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Glen FieldingDecember 3rd, 2015BlogComments Off on WCW’s Best Factions (And Why They Did it Right)

WCW’s Best Factions (And Why They Did it Right)


When we think of some of the greatest factions in wrestling history, the typical wrestling fan would probably think of names such as DX, the nWo, and maybe even the Four Horseman if you’re really that lucky. These guys stood out as the greatest of all time, in the minds of many. But the creative vision of the nWo eventually had more in mind, when they eventually gave light to the younger talent.

Let’s go back to late 1999. This is the year after WCW hits its peak. A great majority of the younger talent that shined during 97-98 have left, no thanks to the lack of respect and opportunity shown by Eric Bischoff. Among those names were Eddie Guerrero, Chris Benoit, Dean Malenko, The Giant (Big Show), Chris Jericho, Perry Saturn, Raven, and many others that actually went on and made it big in WWE.

Goldberg’s character was becoming stale, and he was being used in ways that made him look incredibly stupid. This was a great effect of what happened after he lost the WCW World title to Kevin Nash at Starrcade the previous year. WCW had Bret Hart, a cast off from WWE, which would ultimately result in being his final year in professional wrestling.

But WCW did have something special rising from all of the dismay and political confusion occurring within the company; they had an incredibly strong pool of younger talent coming into the company, and what they did with them will always show me the one thing WCW did right.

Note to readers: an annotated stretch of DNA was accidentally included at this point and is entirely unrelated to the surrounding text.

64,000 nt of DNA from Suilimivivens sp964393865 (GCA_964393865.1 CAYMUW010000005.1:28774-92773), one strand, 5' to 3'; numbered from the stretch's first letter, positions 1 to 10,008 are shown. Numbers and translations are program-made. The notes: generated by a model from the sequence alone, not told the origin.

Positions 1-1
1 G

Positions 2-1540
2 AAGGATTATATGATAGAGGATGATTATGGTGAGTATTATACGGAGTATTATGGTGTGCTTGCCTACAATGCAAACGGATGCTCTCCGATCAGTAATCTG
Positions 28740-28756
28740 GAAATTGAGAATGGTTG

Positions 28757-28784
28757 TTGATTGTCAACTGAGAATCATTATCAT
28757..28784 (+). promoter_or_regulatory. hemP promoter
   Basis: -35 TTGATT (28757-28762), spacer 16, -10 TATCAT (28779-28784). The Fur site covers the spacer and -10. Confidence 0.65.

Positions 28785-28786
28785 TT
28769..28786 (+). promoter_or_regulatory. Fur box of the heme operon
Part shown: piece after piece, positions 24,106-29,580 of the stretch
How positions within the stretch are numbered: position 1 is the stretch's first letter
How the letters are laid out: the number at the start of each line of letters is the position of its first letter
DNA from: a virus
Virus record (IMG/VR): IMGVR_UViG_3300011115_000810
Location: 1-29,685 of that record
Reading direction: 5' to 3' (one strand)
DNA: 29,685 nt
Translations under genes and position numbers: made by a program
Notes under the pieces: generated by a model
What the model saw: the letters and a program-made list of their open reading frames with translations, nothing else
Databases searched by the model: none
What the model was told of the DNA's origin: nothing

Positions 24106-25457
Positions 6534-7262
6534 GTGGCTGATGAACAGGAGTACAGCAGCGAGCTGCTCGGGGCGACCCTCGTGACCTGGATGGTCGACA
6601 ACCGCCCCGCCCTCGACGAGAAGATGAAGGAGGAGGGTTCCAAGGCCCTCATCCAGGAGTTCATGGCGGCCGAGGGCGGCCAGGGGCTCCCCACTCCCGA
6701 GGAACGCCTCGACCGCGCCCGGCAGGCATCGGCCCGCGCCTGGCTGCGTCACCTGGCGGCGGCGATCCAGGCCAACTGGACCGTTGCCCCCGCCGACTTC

Going back to August of 2000, WCW had a whopping eight factions that existed in the company, each of them having their own wrestling style, purpose of existence within the roster, and a special brand of charisma. Seeing these guys feud together were some of the most entertaining parts of watching WCW back in the day, and gave way for the now defunct company to have the most interesting mid-card in all of pro wrestling.

Misfits In Action:

Let’s start with who were probably my absolute favourite from the group – here we have a bunch of guys pretending to be military wannabes; always going to the ring wearing camo, telling corny jokes, and most of all hitting hard. Here we had the prime babyfaces of all the factions being the most patriotic, standing up for what’s good in WCW, and wearing the American Flag proudly.

Probably the most notable time for the group is when they feuded with Team Canada (I’ll get to them in a bit) which led to the group being split. The members of this 4 guys/1 girl faction were General Rection (Bill Demott), Major Stash (Van Hammer) Lt. Loco (Chavo Guerrero), Corporal Cajun (Lash LeRoux), Major Gunns (Tylene Buck), and Sgt. Awol (The Wall), who was later replaced with Van Hammer.

The group was formed after Demott, LeRoux, Hammer and Guerrero were all fired by Eric Bischoff on screen, for interfering with Booker T’s match with Mike Awesome. The returned with different names to avoid contractual garbage with Bischoff.



The Filthy Animals:

Here’s a group that I would say was the offspring of the lWo at the time – the group started off with Konnan, Eddie Guerrero, Billy Kidman, and Rey Mysterio, being a group of guys that would pull obscene pranks with dirty antics, and “Lie, Cheat and Steal” with in-ring competition.